Crime /

El Chapo Sons Among 28 Sinaloa Cartel Members Charged By DOJ

Federal officials say they are waging a relentless campaign to disrupt fentanyl trafficking

The U.S. Department of Justice (DOJ) has unsealed charges against 28 members of the Mexican Sinaloa drug cartel for fentanyl trafficking, weapons, and money laundering.

Among those arrested were three sons of infamous drug lord Joaquin “El Chapo” Guzman, according to the DOJ.

“Today, the Justice Department is announcing significant enforcement actions against the largest, most violent, and most prolific fentanyl trafficking operation in the world – run by the Sinaloa Cartel, and fueled by Chinese precursor chemical and pharmaceutical companies,” U.S. Attorney General Merrick Garland said in a statement. “Families and communities across our country are being devastated by the fentanyl epidemic. Today’s actions demonstrate the comprehensive approach the Justice Department is taking to disrupt fentanyl trafficking and save American lives.”

U.S. Drug Enforcement Administration (DEA) administrator Anne Milgram said in the statement, “Today’s indictments send a clear message to the Chapitos, the Sinaloa Cartel, and criminal drug networks around the world that the DEA will stop at nothing to protect the national security of the United States and the safety and health of the American people.”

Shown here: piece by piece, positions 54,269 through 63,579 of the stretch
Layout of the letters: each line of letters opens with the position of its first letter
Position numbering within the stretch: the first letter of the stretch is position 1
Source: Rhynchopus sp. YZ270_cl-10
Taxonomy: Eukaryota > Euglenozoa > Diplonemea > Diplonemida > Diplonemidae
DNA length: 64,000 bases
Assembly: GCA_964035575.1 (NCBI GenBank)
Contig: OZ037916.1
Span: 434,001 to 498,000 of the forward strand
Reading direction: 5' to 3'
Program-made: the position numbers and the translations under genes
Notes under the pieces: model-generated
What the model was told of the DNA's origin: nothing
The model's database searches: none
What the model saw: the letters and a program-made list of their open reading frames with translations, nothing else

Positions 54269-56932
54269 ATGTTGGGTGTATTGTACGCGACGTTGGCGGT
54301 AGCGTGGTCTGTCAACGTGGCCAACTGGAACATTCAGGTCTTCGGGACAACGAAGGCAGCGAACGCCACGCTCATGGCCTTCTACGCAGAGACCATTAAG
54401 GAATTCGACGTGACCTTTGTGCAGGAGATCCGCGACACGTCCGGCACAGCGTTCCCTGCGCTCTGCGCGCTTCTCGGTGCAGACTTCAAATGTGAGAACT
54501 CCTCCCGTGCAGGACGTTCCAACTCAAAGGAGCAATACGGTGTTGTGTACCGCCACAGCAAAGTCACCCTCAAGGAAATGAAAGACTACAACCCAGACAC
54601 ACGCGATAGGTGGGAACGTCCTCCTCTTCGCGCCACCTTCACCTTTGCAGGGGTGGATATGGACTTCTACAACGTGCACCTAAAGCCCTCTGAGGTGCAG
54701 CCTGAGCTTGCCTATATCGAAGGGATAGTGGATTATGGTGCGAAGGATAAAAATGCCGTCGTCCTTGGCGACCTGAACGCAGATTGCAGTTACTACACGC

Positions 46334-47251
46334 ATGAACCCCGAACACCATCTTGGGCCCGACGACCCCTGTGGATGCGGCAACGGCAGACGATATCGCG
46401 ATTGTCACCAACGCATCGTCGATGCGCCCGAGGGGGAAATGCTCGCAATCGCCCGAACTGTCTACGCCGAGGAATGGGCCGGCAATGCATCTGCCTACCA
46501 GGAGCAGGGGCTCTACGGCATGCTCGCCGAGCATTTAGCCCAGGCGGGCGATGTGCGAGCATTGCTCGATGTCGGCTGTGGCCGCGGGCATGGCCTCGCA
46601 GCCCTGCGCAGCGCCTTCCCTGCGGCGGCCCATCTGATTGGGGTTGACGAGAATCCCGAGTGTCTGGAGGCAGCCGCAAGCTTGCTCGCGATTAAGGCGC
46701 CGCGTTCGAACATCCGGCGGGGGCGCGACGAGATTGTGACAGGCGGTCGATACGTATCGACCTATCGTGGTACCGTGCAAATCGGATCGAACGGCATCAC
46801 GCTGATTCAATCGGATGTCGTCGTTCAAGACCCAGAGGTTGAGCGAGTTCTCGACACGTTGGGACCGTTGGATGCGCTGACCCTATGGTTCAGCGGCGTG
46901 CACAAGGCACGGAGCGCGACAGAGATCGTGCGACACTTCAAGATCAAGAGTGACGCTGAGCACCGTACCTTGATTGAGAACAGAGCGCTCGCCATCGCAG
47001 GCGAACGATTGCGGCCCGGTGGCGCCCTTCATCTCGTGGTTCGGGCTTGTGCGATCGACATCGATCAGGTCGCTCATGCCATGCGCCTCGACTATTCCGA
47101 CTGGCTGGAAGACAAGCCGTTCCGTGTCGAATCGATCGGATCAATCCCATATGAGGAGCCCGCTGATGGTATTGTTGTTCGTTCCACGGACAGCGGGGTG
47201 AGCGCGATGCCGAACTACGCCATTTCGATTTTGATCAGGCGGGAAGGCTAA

According to Milgram, the Chapitos pioneered the manufacture and trafficking of fentanyl that has flooded into American cities over the past eight years. They also allegedly used “cargo aircraft, private aircraft, submarines and other submersible and semi-submersible vessels, container ships, supply vessels, go-fast boats, fishing vessels, buses, rail cars, tractor trailers, automobiles, and private and commercial interstate and foreign carriers” to transport drugs.

Federal officials said that the Sinaloa Cartel, one of the most powerful cartels in the world, is largely responsible for the current manufacture and importation of fentanyl into the U.S.

Addressing the unsealing of the indictments, the DOJ says that the Sinaloa Cartel obtained precursor chemicals, largely from China, to manufacture the drugs in Mexico, moved the drugs into the U.S., then laundered the money made from trafficking.

More than 110,000 people die annually in the U.S. due to drug overdoses, according to the latest data from federal officials.

The average life expectancy for Americans has declined almost two years, largely because of synthetic opioids like fentanyl.

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